What If You Can't Stop Having Sex, Even If You Really, Really Want To?
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There has been no small amount of conjecture about Tiger Woods "sex addiction," and yes, there already is a Lifetime movie or two dedicated to the subject. But what really is the story about sex addiction?
Finding out requires sweeping aside the presumption, dismissiveness, and shame that clouds the subject.
The phenomenon didn’t have a name until 1983 when psychologist Patrick Carnes published the influential book, Out of the Shadows: Understanding Sexual Addiction. Prior to that, the behavior was described as “hyper-sexual arousal.” In short, the term “sex addiction” is used to describe a pattern of frequent, progressive, and often secret sexual behavior, even when the behavior jeopardizes a person’s time, employment, financial stability, relationships, and reputation. While often conflated with adultery, sex addiction does not necessarily mean cheating—or even intercourse. Rather, it can manifest as a dependency on pornography, masturbation, phone or Internet sex, and other related behavior.
People who struggle with sex addictions are of varying ages, genders, and sexual orientations. The Society for the Advancement of Sexual Health estimates that 3 to 5 percent of the American population wrestles with addictive or compulsive sexual activity.
Re-framing of compulsive sexual behavior has led the therapeutic community to look at it through the lens of addiction for the last twenty years, noting how the behavior activates the same pleasure centers of the brain, releasing the same chemicals as drug use does, and providing the addict with the same kind of euphoric high, and numbed escapism that addictive substances cause.
Maureen Canning treats sex addiction both in her private practice and as a consultant at The Meadows, a recovery center in California. She said the therapeutic response to sexual addiction parallels that of chemical addiction. Its diagnosis uses the same assessment tool, gauging, for example, whether the behavior progresses over time and has negative consequences on the person’s life.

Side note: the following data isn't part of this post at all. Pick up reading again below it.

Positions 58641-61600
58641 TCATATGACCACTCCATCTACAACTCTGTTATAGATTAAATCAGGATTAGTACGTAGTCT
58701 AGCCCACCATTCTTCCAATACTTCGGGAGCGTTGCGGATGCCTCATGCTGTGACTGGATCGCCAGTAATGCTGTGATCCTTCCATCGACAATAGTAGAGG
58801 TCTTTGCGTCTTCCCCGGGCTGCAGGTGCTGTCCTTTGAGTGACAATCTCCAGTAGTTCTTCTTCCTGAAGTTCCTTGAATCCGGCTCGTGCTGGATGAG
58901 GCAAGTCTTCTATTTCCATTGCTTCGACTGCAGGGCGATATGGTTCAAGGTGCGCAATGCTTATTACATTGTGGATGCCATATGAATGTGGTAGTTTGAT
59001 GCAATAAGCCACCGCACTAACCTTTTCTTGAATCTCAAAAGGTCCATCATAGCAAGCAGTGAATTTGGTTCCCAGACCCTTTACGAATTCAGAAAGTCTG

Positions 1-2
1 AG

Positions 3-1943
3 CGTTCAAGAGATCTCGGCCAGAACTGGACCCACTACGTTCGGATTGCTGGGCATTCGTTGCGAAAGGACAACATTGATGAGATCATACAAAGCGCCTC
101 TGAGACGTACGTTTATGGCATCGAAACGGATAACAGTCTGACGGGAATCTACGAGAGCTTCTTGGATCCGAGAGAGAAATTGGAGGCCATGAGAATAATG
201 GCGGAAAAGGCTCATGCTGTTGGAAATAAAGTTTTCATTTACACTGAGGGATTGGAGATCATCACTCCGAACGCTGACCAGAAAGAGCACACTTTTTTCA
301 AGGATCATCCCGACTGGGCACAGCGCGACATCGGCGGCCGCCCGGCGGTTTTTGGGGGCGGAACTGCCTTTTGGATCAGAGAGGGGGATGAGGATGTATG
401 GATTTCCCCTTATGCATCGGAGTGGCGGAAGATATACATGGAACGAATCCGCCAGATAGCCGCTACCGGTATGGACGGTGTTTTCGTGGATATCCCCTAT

If an addiction is assessed, Canning said, the treatment she provides hinges on listening.
“We listen to what they’ve been doing, how they’ve been doing it,” Canning said. “We listen for the story around their childhood, how they were influenced sexually, both overtly and covertly. Sometimes they were abused, or exposed to something traumatic.”
She added that treatment guides people into stabilizing their lives—they often begin recovery while in chaotic circumstances—and then helping the individual learn to manage their feelings, set boundaries, and find healthy coping mechanism. The process can be painful.
“For many sex addicts, they’ve been acting out for most of their lives and (treatment) is like a death—this was the one thing they could count on to make them feel good,” Canning said.
She also noted that there is an anorexic cycle to sex addiction, where an individual compulsively avoids sexuality. Others, she said, especially women, can become addicted to the process of seduction rather than the sex per se.
Especially with the advent of the Internet, there have been more and more diagnoses of sex addiction.
“We called (the internet) the crack cocaine of sex addiction,” Canning said. “It’s affordable, accessible, and anonymous. People who have addictions are likely to experience them more intensely, and those who might not have had them (without the internet) develop them.”
Dean W., who asked that only his first name and last initial be used in this story, said that he was addicted to pornography and phone sex for more than ten years; he continues to be actively engaged in therapy. While he spent 30 to 40 hours a week acting out, he said, sex addiction is “much, much easier to conceal” than other addictions—which is why very successful people, such as CEOS, can find themselves struggling with it, and why he believes the disease is still not well known.